The Macquarie and Castlereagh catchments are home to the iconic Macquarie Marshes – one of the largest remaining semi-permanent wetland systems in inland Australia, which has hosted some of the largest-scale waterbird breeding ever recorded on the continent.
The breeding is assisted by targeted delivery of water for the environment to the creeks, rivers, lagoons and wetlands that make up the unique Macquarie valley ecosystem.
Managing water for the environment
The Macquarie and Cudgegong Regulated Water Sharing Plan establishes a total allowance for water for the environment of 160,000 megalitres, which accrues water at the same rate as general security water holdings. It is complemented by over 170 gigalitres of licensed water managed by the NSW and Australian Governments, recovered through voluntary buyback and infrastructure improvement programs.
These flows are co-ordinated by the Department of Planning and Environment in consultation with the Macquarie–Cudgegong Environmental Water Advisory Group (EWAG), which is made up of community members, alongside other government and non-government organisations.
To deliver the flows, the department collaborates with the Commonwealth Environmental Water Office and Department of Primary Industries.
While water for the environment in the Macquarie plays a vital role in supporting the Macquarie Marshes and river, the flows are insufficient to meet the needs of all the water-dependent ecosystems in the catchment. Flows from tributary streams downstream of Burrendong Dam, such as the Bell, Little and Talbragar rivers, as well as spills from Burrendong Dam, are critical in sustaining the health of the catchment.
Along with the marshes, flows are targeted to sites such as the Cudgegong and Macquarie river channels, and the Lower Macquarie river downstream of the marshes, with potential for the unregulated distributary systems of the Lower Crooked and Marra creeks.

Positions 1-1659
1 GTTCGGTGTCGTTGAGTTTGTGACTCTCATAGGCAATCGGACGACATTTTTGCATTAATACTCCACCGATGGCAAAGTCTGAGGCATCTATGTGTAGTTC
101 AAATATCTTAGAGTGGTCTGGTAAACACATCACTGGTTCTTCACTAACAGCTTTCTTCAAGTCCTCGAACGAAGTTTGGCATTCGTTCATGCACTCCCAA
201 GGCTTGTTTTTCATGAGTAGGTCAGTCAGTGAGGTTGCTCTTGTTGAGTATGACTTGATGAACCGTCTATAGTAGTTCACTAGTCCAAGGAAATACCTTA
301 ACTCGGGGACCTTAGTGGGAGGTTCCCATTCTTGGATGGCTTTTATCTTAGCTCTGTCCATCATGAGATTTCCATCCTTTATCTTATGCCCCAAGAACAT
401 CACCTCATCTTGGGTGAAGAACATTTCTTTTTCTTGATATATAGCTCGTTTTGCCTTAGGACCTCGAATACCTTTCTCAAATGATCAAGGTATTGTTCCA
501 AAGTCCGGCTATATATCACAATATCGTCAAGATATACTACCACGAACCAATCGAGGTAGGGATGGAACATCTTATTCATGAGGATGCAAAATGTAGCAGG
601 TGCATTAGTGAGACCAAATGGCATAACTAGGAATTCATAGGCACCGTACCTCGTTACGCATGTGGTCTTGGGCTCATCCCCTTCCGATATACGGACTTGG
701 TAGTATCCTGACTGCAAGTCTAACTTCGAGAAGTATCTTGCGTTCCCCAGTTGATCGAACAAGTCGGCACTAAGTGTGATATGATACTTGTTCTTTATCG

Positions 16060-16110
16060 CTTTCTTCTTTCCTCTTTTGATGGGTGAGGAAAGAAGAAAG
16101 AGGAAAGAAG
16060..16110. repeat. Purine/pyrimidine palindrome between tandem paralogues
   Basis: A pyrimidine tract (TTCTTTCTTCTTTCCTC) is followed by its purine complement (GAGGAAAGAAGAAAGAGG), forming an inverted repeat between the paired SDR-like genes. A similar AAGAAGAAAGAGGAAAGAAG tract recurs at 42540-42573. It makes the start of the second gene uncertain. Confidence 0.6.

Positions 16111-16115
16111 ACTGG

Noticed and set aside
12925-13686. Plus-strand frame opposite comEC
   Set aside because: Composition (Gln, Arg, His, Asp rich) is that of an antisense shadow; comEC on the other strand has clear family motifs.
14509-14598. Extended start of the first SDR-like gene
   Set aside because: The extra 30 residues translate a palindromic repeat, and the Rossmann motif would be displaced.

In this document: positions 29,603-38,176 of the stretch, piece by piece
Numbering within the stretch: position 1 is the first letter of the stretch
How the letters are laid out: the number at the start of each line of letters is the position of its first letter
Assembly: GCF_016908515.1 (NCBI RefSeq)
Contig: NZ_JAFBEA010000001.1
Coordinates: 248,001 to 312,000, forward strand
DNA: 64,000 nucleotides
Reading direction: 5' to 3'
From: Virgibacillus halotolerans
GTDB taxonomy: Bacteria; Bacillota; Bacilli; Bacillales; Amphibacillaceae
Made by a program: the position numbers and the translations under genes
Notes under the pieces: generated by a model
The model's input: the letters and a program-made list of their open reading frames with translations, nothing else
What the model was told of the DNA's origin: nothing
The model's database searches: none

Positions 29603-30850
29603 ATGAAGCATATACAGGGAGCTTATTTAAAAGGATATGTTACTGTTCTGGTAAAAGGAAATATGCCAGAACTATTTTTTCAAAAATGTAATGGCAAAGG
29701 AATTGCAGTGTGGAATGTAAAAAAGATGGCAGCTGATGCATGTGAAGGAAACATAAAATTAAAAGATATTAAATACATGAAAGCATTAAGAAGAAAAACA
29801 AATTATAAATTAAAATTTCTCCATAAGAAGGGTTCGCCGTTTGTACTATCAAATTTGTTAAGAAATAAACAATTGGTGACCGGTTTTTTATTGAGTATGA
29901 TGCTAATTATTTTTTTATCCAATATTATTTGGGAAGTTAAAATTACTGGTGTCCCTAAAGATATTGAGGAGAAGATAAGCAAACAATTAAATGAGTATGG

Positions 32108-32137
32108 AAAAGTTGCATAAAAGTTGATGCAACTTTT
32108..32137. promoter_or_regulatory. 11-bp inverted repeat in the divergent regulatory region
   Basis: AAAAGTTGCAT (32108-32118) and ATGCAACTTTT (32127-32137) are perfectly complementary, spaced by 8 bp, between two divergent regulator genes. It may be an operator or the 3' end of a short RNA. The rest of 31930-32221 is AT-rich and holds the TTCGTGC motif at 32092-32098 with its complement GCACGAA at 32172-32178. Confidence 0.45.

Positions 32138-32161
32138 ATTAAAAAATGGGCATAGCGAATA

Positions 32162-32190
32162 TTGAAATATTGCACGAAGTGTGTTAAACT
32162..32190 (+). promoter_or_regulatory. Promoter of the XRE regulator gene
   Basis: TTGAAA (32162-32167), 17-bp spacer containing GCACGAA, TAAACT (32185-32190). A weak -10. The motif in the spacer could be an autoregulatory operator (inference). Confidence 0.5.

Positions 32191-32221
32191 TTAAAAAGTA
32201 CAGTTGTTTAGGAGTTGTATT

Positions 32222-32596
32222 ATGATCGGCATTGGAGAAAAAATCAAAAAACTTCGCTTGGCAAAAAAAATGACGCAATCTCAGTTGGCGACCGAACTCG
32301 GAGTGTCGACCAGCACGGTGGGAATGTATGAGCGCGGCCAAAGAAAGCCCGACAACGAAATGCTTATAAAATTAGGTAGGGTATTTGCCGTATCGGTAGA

Water for the environment in the Macquarie valley is mainly used to:
- support riverine and wetland ecosystems along the river system, including River red gum forests, reed beds and water couch meadows
- support critical water-needs of colonies of nesting waterbird species in the marshes, including egrets, ibis, cormorants and herons
- provide feeding and breeding habitat for a range of waterbirds including ducks, herons, bitterns, magpie geese and brolgas
- provide opportunities for breeding and movement of native fish, including Murray cod and golden perch
- provide a harbour for several species of international migratory shorebirds that visit the catchment each summer from the northern hemisphere.
A number of sites within the Macquarie valley are recognised under international agreements, including parts of the Macquarie Marshes Nature Reserve, and two privately owned properties Wilgara and U-Block, which are listed on the Convention on Wetlands of International Importance (known as Ramsar).
Additionally, more than 500 Aboriginal cultural heritage sites are recorded in the Macquarie Marshes area, which is the traditional country of the Wailwan people.
Planning for the future
We're developing a long-term water plan for the Macquarie and Castlereagh catchments.